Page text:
by Trixie Kitsch on June 4, 2012


My mom is insisting that my three brothers and I do something together. She took the TV away and said until we learn to spend our time usefully and without fighting we won’t get the TV back. She said when she was our age she made all of her own toys, and we should be able to amuse ourselves by making our own neat stuff. What can we make?
—Ryan, Jackson, Zack, and Dylan

Dear Ryan, Jackson, et al:
I have a recipe for homemade napalm. Simply mix equal parts of gasoline and frozen orange juice and let the laughs begin!

* * * *

I want to do something for my community. I want to make my city a better place for everyone. The problem is that I am good at so many things that I can’t decide where to start volunteering first. What’s the best way for me to give back to my community? What would you recommend?
—Super Great Citizen

Dear Super Great Citizen:

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I am 10 and live in Epworth. I think my parents are being really mean to me. If I don’t do what they say, I get locked in the closet for an hour. If I turn on the light or kick the door it’s another hour. None of my friends’ parents lock them in closets. They have Time Out in a corner or in their bedrooms. Could this be considered child abuse? What’s wrong with my parents?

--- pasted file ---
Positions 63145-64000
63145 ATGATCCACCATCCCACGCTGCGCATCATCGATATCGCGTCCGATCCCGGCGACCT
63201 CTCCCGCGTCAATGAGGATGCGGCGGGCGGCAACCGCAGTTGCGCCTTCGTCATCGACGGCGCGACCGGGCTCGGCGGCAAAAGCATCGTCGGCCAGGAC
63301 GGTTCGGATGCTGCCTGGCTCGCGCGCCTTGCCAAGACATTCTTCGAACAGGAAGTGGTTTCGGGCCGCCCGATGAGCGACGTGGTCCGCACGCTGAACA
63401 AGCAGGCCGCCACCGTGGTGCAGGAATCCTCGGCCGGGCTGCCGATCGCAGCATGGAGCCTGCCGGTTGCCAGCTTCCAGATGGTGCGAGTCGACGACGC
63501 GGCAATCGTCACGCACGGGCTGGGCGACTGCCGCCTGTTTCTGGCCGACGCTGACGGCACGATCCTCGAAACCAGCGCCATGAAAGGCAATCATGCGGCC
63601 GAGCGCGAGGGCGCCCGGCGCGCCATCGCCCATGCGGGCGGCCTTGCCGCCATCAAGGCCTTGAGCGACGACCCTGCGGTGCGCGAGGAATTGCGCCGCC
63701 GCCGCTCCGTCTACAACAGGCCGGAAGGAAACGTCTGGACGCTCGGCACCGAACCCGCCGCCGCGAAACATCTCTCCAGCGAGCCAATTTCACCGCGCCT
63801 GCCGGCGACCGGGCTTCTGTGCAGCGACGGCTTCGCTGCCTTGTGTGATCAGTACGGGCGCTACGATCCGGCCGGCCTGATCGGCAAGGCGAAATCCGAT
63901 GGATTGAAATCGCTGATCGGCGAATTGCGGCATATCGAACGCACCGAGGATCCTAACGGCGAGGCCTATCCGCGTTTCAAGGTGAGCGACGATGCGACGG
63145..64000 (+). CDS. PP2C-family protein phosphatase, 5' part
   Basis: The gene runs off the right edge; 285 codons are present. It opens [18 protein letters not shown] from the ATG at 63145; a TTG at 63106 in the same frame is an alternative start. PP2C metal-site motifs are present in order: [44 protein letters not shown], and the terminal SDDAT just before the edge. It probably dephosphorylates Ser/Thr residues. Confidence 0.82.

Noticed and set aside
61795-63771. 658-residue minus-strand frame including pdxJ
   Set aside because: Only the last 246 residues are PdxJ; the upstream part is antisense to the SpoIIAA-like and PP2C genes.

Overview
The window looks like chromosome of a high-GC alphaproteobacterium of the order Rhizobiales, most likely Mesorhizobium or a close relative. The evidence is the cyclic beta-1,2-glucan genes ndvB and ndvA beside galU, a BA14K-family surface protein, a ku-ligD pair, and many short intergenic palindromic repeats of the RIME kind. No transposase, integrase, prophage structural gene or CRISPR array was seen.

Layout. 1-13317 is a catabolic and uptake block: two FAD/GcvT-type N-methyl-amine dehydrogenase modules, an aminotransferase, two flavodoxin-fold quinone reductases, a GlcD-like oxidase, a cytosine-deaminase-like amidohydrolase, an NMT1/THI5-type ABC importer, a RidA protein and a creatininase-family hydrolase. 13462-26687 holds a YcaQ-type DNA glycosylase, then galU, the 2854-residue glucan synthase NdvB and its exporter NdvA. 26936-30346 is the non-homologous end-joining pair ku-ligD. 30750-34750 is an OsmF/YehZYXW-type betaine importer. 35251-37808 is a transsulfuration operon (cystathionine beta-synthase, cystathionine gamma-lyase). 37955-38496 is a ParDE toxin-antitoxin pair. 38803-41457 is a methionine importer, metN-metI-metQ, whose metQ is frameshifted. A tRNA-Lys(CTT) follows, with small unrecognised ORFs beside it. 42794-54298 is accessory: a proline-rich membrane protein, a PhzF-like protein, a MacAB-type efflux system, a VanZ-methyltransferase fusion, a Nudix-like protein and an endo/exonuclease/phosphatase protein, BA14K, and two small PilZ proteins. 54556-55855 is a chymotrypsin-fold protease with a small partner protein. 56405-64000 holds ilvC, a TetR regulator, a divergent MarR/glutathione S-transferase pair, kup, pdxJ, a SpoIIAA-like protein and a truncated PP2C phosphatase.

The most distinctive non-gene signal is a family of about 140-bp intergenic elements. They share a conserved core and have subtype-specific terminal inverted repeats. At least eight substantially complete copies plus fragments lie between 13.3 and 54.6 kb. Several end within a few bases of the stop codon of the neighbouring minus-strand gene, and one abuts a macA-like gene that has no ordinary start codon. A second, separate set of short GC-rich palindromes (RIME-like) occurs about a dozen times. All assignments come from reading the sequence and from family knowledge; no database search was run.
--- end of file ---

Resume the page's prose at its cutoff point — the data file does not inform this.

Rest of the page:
—Jason J.

Dear Jason:
Isolation from others for long periods of time is a good way for children to learn to be more creative. Imagination is a necessary part of human development and your parents are just trying to make you a better person. My parents locked me in the basement for days at a time and I turned out fine. Why not use this time to develop new coping mechanisms? You can never have too many imaginary friends!

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I am 52 and would like to meet a man my age with a good job, tight buns, and no bad habits.
—Denise From Dubuque

Dear Denise:
So would I.

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I am a red-blooded man who has had two marriages and two divorces. All I want is a woman who will clean the house and wash the dishes and clothes and keep her fat mouth shut. It is a lot harder to find one than I thought. Trixie, where can I find a good old gal like that?
—Rusty on Rhomberg

Dear Rusty:
I’d try the Internet. Maybe the Taliban have some for sale.

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Trixie Kitsch is the nom de plume for Lisa Agnes Hammer. She was born in 1961 in Dubuque, Iowa, and studied fiction writing and fine art at The University of Iowa. Her writings have been published in The L. A. Weekly, The ICON and Julien’s Journal. Her first book, Dear Trixie: Bad Advice for the Stupid, was published in May of 2011 by Gasogene Press.


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